Why You Come, Why You Stay

I’ve been on Twitter for a little over six years, and the readings for Week 2 got me thinking about my networks and what I bring and get out of Twitter.

For a long time, I divided my Twitter usage into “personal” and “professional.” The latter was anything dealing with pedagogy, interacting with students/former students, or conversations and sharing resources with scholars in similar fields. There are some amazing people doing digital scholarship on Twitter in both Classics (Sententiae Antiquae) and Mesopotamian culture (Dr. Moudhy Al-Rashid) among others. I thought about trying to make and maintain Twitter lists, but I’m not really a list maintainer (I mean, I can make them, no problem!).

On the personal side of my Tweets, lots of them were political, with others revolving around sports, movies, and just general goofiness. I used gocardigan to delete my tweets every three months or so. This system worked pretty well for me, for the most part.

That was until this past 27 May and the murder of George Floyd. As a straight, cis, white male academic with tenure, I finally brought myself to as rigorous an examination of my privilege and apathy as I’ve ever had in my life. I’ve begun the long-term work to change my habits and dispositions in a variety of ways–what I read, what I teach, how I teach, and how/what I use my social media for.

In the Twitterverse, that meant changing my timeline. I began to follow a number of accounts of Black authors, scholars, and activists. With but a few exception, I’ve dedicated my own timeline to issues of structural racism in America (and in the American Catholic Church), police brutality, Whiteness, and the need for just social and economic structures in my country.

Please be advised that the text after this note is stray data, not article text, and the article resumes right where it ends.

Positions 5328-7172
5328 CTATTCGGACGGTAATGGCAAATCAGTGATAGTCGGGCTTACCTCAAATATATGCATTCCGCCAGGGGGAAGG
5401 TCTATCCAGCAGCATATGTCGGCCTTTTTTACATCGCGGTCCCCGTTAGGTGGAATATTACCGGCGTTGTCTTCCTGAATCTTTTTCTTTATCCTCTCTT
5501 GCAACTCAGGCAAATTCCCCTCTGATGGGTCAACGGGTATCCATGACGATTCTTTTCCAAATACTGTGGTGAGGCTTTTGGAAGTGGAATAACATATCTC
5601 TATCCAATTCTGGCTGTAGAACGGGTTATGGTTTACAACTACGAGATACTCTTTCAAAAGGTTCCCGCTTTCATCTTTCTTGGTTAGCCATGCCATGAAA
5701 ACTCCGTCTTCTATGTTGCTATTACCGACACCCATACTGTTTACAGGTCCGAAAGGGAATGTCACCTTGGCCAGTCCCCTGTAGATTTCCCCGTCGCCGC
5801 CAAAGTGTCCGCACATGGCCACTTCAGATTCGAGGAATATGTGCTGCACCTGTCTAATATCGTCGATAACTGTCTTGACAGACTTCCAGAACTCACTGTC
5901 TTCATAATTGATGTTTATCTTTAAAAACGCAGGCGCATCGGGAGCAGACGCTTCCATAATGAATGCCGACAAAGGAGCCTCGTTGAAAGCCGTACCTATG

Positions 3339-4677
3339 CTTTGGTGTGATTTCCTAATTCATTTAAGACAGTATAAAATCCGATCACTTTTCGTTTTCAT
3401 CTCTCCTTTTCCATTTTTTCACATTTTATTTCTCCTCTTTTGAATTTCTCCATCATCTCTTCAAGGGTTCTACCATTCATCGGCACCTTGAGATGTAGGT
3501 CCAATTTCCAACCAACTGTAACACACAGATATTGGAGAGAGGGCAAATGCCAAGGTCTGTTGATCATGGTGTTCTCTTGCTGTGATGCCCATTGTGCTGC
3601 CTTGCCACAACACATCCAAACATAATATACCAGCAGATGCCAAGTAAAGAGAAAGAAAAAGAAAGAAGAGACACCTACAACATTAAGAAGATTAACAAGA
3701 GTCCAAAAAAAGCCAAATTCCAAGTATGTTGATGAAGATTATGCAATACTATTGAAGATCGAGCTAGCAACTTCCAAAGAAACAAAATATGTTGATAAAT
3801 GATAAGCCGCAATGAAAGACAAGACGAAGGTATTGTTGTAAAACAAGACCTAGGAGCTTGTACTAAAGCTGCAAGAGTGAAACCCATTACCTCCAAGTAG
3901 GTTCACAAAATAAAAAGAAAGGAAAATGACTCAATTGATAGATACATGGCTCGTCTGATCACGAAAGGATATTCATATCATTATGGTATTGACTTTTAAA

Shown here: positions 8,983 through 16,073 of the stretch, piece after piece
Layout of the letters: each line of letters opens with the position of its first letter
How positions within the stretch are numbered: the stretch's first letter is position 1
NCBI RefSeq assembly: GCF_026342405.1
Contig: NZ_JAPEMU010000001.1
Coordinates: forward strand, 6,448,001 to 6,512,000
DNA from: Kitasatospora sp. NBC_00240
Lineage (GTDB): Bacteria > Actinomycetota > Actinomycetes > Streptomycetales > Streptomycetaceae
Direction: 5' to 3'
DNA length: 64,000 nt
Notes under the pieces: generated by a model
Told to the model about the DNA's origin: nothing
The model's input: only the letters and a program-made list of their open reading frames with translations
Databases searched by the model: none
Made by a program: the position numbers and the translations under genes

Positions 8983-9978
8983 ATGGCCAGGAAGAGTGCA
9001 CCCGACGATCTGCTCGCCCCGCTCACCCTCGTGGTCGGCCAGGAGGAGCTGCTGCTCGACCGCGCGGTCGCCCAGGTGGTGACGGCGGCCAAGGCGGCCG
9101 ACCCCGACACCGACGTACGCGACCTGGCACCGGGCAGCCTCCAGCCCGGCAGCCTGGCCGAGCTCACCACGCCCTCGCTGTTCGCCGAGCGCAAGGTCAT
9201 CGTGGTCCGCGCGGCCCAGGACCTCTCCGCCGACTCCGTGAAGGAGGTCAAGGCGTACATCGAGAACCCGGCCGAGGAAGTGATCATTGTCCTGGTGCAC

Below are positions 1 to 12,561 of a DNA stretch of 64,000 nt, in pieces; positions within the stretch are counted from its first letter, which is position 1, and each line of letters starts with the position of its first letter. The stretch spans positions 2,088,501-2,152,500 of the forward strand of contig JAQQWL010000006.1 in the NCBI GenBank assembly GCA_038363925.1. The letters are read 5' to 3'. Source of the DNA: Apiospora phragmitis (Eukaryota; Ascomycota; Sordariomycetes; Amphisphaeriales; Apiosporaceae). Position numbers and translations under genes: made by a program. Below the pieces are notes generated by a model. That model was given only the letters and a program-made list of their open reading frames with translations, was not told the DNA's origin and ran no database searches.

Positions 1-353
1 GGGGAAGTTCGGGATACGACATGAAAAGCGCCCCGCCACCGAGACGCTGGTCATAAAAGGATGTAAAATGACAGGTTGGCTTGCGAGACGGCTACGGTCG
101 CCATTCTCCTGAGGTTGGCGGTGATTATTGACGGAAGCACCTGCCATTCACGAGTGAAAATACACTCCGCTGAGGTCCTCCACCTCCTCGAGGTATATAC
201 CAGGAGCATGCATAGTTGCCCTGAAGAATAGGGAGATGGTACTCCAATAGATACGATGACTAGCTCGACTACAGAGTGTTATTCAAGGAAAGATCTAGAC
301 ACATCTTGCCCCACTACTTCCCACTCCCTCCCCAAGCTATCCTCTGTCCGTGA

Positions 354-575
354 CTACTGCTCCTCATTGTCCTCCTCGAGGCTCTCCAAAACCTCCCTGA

Twitter is my main news source (for better and for worse). I read, tweet, and RT quite a bit everyday. So, changing the content of what I see on Twitter is not a minor thing for me, because now I’m seeing, reading, and interacting with a lot of people and ideas that I’d otherwise would not have known.

The rather obvious, but really significant takeaway for me is this: I came to Twitter seeking out people like me. Now I stay on Twitter for the absolutely essential need to listen to people who aren’t like me. These first, small steps are part of a larger project of trying to be part of a network where I decenter myself.

(2) Comments

  1. Howard Ebert

    Tom, I love your blog. I too think it is so important to read a variety of material from diverse perspectives and want to use different forms of social media to enlarge my conceptual universe.

  2. Maha Bali

    Love this, ” I came to Twitter seeking out people like me. Now I stay on Twitter for the absolutely essential need to listen to people who aren’t like me.” And hopefully eventually, the listening to people different from you can build into relationships of trust

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